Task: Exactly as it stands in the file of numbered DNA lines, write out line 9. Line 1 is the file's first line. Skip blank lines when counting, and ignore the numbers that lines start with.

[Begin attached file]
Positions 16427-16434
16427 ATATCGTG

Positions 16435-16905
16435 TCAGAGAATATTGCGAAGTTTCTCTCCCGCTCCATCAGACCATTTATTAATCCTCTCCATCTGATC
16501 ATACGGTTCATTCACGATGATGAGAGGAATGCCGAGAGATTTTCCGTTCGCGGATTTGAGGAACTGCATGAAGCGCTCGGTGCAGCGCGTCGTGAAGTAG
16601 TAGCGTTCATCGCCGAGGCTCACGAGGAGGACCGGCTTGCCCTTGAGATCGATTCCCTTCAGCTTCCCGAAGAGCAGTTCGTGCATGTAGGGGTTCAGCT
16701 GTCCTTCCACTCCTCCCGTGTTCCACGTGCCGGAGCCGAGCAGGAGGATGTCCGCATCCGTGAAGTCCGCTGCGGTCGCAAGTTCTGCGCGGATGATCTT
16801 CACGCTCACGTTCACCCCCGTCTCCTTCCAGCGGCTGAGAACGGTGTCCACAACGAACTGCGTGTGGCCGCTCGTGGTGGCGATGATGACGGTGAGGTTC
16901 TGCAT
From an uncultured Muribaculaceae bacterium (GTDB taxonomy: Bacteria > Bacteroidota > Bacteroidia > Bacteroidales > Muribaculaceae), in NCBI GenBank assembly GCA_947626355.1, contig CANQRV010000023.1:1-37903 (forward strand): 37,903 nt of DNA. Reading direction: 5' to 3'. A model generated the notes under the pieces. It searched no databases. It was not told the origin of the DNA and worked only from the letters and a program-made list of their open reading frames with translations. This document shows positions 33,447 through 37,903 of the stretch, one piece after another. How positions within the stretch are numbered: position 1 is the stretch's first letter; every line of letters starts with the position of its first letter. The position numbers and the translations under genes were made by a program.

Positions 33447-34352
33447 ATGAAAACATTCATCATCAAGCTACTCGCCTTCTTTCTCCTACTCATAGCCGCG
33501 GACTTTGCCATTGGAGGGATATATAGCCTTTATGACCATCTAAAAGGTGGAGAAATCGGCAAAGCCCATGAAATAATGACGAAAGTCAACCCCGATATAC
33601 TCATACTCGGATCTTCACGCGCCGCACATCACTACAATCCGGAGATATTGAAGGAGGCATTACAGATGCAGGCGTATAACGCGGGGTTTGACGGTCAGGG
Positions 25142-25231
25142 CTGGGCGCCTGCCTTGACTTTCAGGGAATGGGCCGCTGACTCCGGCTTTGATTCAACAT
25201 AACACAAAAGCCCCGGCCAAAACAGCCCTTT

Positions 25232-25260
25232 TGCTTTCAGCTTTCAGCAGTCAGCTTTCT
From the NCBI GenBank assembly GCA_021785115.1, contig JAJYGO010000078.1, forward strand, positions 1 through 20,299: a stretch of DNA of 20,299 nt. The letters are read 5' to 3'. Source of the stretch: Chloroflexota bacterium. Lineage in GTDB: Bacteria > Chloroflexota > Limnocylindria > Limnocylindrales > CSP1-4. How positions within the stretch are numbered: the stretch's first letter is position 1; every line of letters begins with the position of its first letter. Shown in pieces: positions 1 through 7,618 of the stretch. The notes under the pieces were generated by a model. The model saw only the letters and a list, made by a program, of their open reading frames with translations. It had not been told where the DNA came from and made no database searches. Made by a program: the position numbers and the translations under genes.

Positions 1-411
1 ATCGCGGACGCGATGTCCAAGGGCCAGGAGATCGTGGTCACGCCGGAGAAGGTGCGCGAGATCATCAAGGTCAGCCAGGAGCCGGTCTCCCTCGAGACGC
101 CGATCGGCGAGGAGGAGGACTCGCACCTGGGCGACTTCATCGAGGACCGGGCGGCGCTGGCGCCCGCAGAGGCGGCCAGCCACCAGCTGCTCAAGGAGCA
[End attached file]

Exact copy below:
16901 TGCAT